While I did a good job donating and selling clothes prior to our move, I brought WAY too much workout clothes. In New York we didn’t have laundry in our building and I did a wash about once a month. Meaning I needed about 30-40 of each piece of workout clothes (30+ pairs of leggings, sports bras, tops, etc). I accumulated quite a collection over the years and while it was annoying by the end of the month having to wear workout clothes I didn’t even like, it was worth it to avoid laundry day.

But now in SF, we’ve got a washer and dryer in our unit (life-changer!) and typically I only wear my top 10-20 favorite workout items on repeat. All those items at the bottom of the pile? Sorry, you gotta go.

To help in my workout gear spring cleaning, I read Well+Good’s The 5 Activewear Pieces You Need to Get Rid of ASAP. The summary is: old items that are stretched out, stained items, sneakers after 300-400 miles. Knowing these rules, man I have a lot of stuff to get rid of.

The one rule I disagree with is the suggestion to ditch sports bras after one year. Sports bras are expensive and I can’t imagine throwing them out after only a year. Also, when you’re shuffling through 40 sports bras at a time, one likely won’t wear out after a year. If you’re wearing it multiple times a week, maybe.

With that being said, these are the rules I live by with my workout gear.

 

Three Items To Say Goodbye To

Items that you don’t feel good in

It’s time to Marie Kondo your workout gear. Try on a tank top and if it doesn’t bring you joy and you don’t feel like your best self, consider getting rid of it. Feeling good while you workout is key, and if your gear is making you feel like a schlub, move on. All those items at the bottom of my workout gear pile? They fall into this category.

See Through Pants

I mean, obviously. But do you actually know which leggings are giving everyone a peek at your undies? I speak from (embarrassing) experience. Some of your favorite leggings that you thought had you covered, might not be as opaque as you once thought. Leggings that are too tight, are cheaply made, or have been worn so much they’ve lost their elasticity, may be see through. Before you make your way to yoga, bend over in front of the mirror and make sure you’re good to go. Iffy or see through? Toss ’em.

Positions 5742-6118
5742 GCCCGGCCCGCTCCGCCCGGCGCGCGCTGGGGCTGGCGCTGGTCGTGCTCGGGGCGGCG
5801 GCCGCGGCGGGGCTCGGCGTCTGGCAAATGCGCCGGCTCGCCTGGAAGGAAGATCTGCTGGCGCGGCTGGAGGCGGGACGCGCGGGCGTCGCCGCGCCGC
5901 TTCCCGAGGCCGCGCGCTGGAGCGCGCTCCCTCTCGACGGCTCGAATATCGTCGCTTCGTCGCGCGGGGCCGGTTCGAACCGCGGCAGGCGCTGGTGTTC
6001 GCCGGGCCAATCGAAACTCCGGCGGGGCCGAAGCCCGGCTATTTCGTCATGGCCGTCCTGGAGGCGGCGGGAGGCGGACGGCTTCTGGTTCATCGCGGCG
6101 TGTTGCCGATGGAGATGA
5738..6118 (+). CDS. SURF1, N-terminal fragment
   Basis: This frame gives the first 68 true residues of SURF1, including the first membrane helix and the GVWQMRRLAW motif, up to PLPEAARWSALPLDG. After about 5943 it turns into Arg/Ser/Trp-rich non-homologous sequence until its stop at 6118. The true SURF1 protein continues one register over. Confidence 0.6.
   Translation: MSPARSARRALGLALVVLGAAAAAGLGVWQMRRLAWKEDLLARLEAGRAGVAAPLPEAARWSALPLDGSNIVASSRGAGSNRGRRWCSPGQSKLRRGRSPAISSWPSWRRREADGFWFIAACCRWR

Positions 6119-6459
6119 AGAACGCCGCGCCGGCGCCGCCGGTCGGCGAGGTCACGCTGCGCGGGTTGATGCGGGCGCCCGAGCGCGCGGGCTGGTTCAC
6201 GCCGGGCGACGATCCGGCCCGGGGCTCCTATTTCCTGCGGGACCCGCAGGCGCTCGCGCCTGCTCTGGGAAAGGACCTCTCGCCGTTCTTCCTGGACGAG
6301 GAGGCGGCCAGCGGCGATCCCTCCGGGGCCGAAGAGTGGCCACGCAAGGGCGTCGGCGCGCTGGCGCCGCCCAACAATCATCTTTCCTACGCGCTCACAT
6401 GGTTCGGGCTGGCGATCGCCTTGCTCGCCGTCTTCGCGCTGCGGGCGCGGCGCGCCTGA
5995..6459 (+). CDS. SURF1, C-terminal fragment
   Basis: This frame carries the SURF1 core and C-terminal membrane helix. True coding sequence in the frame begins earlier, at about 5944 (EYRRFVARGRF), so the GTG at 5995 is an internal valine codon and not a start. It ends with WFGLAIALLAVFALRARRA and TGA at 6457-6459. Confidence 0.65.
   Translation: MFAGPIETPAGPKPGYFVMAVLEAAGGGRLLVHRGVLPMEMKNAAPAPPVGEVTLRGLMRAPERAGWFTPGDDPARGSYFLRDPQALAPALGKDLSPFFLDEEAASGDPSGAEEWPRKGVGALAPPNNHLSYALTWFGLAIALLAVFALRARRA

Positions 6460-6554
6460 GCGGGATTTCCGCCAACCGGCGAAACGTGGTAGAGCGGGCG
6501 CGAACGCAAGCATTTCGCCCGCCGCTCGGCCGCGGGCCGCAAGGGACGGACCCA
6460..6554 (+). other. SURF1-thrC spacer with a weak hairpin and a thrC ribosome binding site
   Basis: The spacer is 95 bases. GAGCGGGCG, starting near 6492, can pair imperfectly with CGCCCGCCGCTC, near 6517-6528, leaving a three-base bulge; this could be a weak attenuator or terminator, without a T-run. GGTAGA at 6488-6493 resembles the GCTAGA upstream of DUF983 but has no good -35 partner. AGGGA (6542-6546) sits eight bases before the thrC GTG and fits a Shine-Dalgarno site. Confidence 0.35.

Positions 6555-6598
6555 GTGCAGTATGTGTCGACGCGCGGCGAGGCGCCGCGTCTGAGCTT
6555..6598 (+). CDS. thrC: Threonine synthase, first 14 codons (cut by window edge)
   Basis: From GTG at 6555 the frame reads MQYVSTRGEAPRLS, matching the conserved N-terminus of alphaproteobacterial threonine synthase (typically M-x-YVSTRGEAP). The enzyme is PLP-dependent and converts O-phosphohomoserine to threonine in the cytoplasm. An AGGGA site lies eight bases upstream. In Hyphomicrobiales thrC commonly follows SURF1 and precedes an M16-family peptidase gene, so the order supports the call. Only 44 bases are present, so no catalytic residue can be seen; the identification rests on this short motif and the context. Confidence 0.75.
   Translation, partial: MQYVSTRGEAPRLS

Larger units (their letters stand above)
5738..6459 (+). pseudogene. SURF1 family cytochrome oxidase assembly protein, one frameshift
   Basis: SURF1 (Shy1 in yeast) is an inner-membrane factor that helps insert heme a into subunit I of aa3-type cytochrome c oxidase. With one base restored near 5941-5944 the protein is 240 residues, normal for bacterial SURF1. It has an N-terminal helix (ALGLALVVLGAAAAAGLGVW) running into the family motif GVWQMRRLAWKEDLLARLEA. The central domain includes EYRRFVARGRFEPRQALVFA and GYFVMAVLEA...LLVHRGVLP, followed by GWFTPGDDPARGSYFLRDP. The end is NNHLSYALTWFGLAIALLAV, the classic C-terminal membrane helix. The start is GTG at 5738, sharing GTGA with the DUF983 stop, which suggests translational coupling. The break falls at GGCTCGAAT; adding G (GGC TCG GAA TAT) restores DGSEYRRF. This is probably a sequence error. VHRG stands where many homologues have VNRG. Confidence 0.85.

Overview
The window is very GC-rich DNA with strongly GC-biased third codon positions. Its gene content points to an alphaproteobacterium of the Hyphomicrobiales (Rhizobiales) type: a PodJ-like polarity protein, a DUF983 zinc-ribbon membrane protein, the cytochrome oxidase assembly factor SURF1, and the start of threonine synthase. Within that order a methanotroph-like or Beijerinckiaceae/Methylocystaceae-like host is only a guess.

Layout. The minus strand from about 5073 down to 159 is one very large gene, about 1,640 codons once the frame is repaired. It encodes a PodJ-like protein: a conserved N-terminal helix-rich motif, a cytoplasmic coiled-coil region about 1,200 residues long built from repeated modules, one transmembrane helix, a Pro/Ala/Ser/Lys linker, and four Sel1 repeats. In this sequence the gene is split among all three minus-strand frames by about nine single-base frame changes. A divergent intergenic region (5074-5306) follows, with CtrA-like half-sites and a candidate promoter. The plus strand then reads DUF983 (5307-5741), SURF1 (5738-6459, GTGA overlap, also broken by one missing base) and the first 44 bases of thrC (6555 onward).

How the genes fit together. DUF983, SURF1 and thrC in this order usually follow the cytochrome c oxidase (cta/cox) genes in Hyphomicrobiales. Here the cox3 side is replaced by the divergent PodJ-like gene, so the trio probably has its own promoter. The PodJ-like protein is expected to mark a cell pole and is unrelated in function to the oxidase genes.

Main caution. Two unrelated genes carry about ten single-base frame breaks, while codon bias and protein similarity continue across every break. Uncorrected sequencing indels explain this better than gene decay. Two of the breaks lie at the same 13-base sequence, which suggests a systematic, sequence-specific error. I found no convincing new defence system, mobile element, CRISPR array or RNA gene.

Broken in Sneakers

If you’re an avid runner, remember to get a new pair about every 6 months. Keep an eye on when your favorite shoes are on sale, it doesn’t hurt to buy a new pair early and have them ready to go when your current pair gives out. Don’t ignore the 6 month or 300-400 mile rule, you can really hurt your feet and legs if you keep going in worn out shoes.

And a bonus rule: One in, One Out

If you’re addicted to buying new workout clothes, control your closet by setting the rule: one in, one out. Whenever you want to invest in a new pair of tights, think about which pair you’re willing to get rid of in order to make space. Can’t think of a pair to donate? Then you probably don’t need that new pair after all (sorry!). If a long list of leggings you don’t like anymore comes to mind, start that clean up!

Now that you’ve accumulated your pile of gear to get rid of, where’s it all going to go?

 

Three Things to Do with Old Workout Gear

Pass It On

Maybe you’re tired of that Lorna Jane crop top, but your bestie might love it. We’ve all bought new gear to only wear once and later realize we don’t love it or it doesn’t fit right. The money has already been spent; someone might as well enjoy it, pass the goodies on to your friends.

Sell

If you spent a pretty penny on a Lululemon gear, it can be painful to realize you’re over something and it’s time to go. To ease the pain, sell it on ThredUp and maybe get a few bucks back. Whatever they don’t sell, they’ll donate. I’ve sold a ton of clothing on ThredUp and while you don’t get much money per piece, sell enough and it adds up. It’s super easy to sell which is why I like it, but if you want to put in more time and effort and likely get more money out of it, sell on eBay or Poshmark.

Donate

What about those beat up sneakers? Donate them to Soles4Souls, a non-profit that distributes shoes and clothing around the world, find out how to contribute here. There’s also Goodwill, or donate old shoes to Nike and they’ll recycle sneakers into sport courts and other products, read more about that program at NikeGrind.com.

Happy Spring Cleaning Everyone!

Life Update & My New Routine

April 12, 2017

It’s taken me a while to find a routine in SF and with a life update or two to share, you’ll see where the journey has taken me so far.

life update

If you follow me on Instagram, you already know, but I’ve got some life updates for you! When MM and I moved to SF last summer, it was the perfect time to give teaching fitness full-time a try. It had always been an alternate path I’d considered in the back of mind. Very quickly, I realized it was not for me. I have an entire post devoted to why, and I’ll be sharing that next week, but for now let’s just say I was not super happy with my routine, salary and overall quality of life.